From that six-month age milestone onward, there is still plenty of parental desperation—and “desperation money” to be grabbed— it’s just that there is so much more that can actually, scientifically, be done to help.
The thing about the baby sleep advice industry—as well as parental conversations around it—is that it can offer support, but it can also convey the sense that it’s your fault your baby isn’t sleeping. “I do think that part of the problem is the large amount of unrealistic expectations and sort of mommy-shaming that happens on blogs—‘Oh, well, my baby slept for x, y, z amount of time, you must be doing something wrong,’” said Feldman-Winters. As Honaker puts it, “Parents can feel a lot of pressure to do things quote-unquote the right way when it comes to sleep.” But it isn’t necessarily clear that there is a “right way,” especially early on. In fact, following strict guidelines for baby care has been linked to poor mental health in mothers.
In 2017, researchers at Swansea University in Wales conducted a study that attempted to look at the impact of the multi-million-dollar baby book industry. As the paper’s abstract put it, “The transition to motherhood can be challenging. The baby book market has taken advantage of this, publishing a range of books that suggest adopting strict routines for infant sleep, feeding, and general care.” Researchers surveyed more than 350 mothers with babies under 12 months of age on measures of postnatal depression, stress, and something researchers called “maternal self-efficacy”—and they also looked at whether the moms had used “infant parenting books that promote strict routines.” What they found was that “use of the books was associated with increased depressive symptoms and stress, alongside lower self-efficacy.”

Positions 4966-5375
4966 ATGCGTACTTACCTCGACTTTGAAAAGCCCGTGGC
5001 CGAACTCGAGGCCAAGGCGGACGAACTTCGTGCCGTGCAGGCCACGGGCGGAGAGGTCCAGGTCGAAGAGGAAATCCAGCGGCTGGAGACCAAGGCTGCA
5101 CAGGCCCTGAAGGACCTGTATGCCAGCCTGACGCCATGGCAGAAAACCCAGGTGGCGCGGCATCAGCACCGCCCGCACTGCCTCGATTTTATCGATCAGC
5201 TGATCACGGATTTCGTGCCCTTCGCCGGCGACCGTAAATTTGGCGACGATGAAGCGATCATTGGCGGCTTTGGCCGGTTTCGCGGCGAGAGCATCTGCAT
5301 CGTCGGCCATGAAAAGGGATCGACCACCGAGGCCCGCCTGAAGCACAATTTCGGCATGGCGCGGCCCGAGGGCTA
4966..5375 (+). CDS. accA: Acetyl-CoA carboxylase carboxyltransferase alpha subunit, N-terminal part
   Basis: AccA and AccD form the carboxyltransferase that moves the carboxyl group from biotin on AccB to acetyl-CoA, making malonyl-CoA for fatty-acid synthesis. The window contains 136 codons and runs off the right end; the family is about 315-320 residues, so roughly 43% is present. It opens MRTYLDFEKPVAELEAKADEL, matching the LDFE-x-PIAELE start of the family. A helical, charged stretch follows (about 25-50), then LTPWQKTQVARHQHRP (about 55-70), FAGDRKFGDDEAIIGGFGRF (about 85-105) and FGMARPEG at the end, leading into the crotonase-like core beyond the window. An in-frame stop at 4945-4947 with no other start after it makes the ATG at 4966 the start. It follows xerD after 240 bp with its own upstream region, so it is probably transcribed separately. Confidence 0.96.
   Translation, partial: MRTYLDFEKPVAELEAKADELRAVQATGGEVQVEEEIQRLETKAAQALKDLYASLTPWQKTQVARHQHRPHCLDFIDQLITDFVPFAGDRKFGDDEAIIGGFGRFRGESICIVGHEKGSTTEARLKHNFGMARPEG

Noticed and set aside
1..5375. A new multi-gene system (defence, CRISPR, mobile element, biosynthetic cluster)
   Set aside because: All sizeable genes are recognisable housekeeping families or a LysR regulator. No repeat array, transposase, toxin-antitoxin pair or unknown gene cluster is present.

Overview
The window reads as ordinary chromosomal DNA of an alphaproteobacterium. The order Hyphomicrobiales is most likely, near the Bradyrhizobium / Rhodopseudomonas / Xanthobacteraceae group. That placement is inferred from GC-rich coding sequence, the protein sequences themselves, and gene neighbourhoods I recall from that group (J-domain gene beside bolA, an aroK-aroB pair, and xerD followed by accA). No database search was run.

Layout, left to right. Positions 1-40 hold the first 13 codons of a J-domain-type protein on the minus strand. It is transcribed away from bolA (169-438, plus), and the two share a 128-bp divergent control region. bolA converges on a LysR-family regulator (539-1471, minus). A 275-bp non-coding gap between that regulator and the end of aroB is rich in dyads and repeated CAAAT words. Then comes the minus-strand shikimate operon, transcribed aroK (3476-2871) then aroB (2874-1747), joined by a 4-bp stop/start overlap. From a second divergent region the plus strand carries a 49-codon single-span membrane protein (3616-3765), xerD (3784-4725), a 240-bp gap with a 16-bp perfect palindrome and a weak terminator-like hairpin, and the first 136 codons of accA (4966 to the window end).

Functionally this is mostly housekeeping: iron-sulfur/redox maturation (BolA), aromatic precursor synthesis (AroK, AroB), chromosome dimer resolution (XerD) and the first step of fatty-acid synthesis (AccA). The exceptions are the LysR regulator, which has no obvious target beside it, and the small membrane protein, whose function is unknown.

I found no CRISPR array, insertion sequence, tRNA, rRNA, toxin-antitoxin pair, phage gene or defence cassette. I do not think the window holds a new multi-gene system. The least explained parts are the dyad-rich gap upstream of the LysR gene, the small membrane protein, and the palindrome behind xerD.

Of course, it’s not necessarily causative. It might be that these books push moms to a bad place mentally, or it could be that moms who are inclined toward such books are susceptible to poorer mental health. But it does raise the question of how we should look at this industry filled with unproven methods.
There is the cynical take: Savvy marketers are exploiting sleep-deprived parents in their most vulnerable and desperate moments with overpriced products of dubious utility—and potentially doing harm to parents in the process. Or you might look at the lack of evidence around sleep strategies in those early months and see that as the injustice—as a failure on researchers’ part to adequately address the sleep concerns of parents (and perhaps moms, especially). From that perspective, you might see the lack of evidence as what is cheating parents, not the sellers of sleep products and services, who are trying to offer options and support.